It’s been fashionable to disparage Adobe’s pervasive plug-in ever since Steve Jobs issued his famous screed, but I’m saddened by the news of its demise today. I can’t help but reflect fondly on what Flash gave to ordinary web-surfers, and the power it placed in the hands of designers and developers the world over.

At a time when video on the web was impractical, the equivalent of watching tiny televisions through shower doors, Flash was a minor miracle. Am I overstating it? I don’t think it’s possible. Compared with the capabilities we take for granted today, developers were locked down tight, constrained by the limitations of an unforgiving medium.

Volume after volume taught us how to eke out some visual goodness on the web through carefully crafted gifs and jpegs, chosen oh-so-judiciously for the correct compression algorithms: Choosy designers chose gif for its run-length scheme, jpegs for continuous tone images. We dithered and compressed our graphics like pensioners counting pennies at the end of a long month.

And then Flash came along with its sexy swagger and the promise of… wait for it… MOTION. Could it be? It showed us the beauty of vector technology, those compact mathematics that made shapes and moving images possible. Suddenly, there was human movement on the web, the internet felt more humane, less mechanical. But as Cliff Robertson intoned to Tobey Maquire around this time, “With great power comes great responsibility.”

To further ground us in the period, let’s just say that I was a Padawan Learner, a designer craving insights into the ways of visual communication. And how blessed was I to have found a mentor in Hillman Curtis. Curtis, a musician-turned-designer-and-filmmaker (who passed away in 2012, I still can’t believe it), was strongly associated with the Macromedia technology through his trail-blazing work and through his books. (Likewise, in the UK, there was Brendan Dawes, an equally brilliant teacher who conveyed principles of design and usability through the guise of software manuals.)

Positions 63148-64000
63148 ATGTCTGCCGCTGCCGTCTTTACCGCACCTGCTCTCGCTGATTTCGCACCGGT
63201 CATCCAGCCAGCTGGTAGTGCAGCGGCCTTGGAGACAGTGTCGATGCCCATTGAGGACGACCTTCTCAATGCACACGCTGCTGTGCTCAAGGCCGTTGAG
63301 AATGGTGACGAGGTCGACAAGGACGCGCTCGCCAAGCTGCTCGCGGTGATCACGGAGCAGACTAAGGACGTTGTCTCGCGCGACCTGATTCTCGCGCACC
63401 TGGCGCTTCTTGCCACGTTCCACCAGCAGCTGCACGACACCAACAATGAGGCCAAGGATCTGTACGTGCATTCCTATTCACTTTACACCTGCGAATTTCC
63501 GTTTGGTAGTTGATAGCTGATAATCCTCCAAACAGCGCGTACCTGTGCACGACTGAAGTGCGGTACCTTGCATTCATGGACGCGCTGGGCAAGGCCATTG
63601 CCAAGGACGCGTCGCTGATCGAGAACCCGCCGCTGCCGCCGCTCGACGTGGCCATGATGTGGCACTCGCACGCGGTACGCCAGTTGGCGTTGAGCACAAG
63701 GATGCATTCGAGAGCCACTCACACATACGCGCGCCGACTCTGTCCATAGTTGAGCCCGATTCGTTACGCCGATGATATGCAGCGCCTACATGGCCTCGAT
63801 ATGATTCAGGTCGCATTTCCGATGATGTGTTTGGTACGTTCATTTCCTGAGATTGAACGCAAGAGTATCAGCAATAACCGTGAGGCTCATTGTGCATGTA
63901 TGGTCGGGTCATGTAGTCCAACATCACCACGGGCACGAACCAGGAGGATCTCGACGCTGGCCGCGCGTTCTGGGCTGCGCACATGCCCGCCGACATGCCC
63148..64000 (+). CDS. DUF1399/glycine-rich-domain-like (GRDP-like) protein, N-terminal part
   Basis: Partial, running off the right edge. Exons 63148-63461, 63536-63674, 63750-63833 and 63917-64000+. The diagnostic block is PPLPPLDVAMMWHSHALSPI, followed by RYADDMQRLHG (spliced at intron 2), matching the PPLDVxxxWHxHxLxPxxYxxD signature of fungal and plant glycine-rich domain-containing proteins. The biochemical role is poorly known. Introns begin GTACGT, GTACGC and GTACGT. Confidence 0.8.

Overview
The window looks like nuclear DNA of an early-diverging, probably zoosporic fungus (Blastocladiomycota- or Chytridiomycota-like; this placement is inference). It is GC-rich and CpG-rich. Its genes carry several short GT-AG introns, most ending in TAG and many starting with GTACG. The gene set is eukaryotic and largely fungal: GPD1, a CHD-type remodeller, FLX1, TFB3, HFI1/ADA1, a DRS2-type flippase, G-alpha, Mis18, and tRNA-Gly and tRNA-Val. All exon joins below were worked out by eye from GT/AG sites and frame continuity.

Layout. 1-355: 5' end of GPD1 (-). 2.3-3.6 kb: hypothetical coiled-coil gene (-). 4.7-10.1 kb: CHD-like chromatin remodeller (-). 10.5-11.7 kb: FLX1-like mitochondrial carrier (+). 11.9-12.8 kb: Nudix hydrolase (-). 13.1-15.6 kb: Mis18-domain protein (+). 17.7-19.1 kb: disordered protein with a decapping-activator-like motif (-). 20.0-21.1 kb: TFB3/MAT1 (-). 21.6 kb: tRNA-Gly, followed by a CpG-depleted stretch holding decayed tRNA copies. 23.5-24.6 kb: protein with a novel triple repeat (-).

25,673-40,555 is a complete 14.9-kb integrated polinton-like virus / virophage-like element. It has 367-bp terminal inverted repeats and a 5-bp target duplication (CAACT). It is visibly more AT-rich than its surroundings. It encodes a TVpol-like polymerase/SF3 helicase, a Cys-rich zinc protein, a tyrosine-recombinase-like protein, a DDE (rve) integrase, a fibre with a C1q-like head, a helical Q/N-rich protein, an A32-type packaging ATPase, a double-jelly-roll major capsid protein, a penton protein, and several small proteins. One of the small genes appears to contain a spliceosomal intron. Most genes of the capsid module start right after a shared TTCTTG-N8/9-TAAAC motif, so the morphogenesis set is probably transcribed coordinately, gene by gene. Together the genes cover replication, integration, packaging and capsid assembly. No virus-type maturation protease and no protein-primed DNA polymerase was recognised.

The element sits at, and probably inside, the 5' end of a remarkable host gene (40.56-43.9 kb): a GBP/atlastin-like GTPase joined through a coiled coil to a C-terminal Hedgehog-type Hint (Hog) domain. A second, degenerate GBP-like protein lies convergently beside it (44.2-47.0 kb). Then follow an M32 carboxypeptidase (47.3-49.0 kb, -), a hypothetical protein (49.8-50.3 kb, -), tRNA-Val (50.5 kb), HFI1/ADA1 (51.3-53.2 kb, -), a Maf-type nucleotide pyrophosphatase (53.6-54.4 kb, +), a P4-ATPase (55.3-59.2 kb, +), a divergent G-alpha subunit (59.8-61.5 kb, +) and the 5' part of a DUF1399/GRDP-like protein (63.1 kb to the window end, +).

But it was Curtis’s FLASH WEB DESIGN: The Art of Motion Graphics (New Riders, 2000), which set me on the path. More than a mere how-to on control palettes, it was a tour de force in design instruction. Together with his later, MTIV (Making The Invisible Visible) a Magnum Opus on process, practice, and inspiration, I didn’t just learn how to make type move, I sat at the feet of Pablo Ferro and Saul Bass, studying the title sequences to BULLITT and VERTIGO. I learned that embracing constraints sets you free. I learned how to listen to clients. And, yes, I learned how to make Flash sing.

More than just a boon to web graphics, Flash was a dream come true for wanna-be animators and professionals, alike. Having grown up in a world in which Fred Flintstone and Bugs Bunny were painted onto acetate cels, Flash, with its timeline-based symbol animation was a profound example of tool-democratization, putting the power of character animation into the hands of anyone with a copy of the software. I benefited greatly at this time from the books of Sandro Corsaro, which were a godsend to anyone who aspired to tell stories through hand-drawn characters.

Most of all, I was privileged to feel a part of a creative community during Flash’s reign, making more than one pilgrimage to the all-important FlashForward Conference (yet another gift to the world by the fabulous Lynda Weinman of fame), which was part clinic, part creative summit, with the sum of all awesomeness culminating at its Flash Film Festivals. They were powerful pyrotechnic displays of ingenuity, showing what was possible with vector symbols and scripts.

For any excesses and inconveniences one can point to, there was also the magic. For a time, it was the lightning in a bottle that illuminated the way forward. Farewell, Flash. It’s the end of an era.


ANTHONY ROTOLO is a creative fellow who works in many spaces, including publishing, podcasting, content creation and online learning.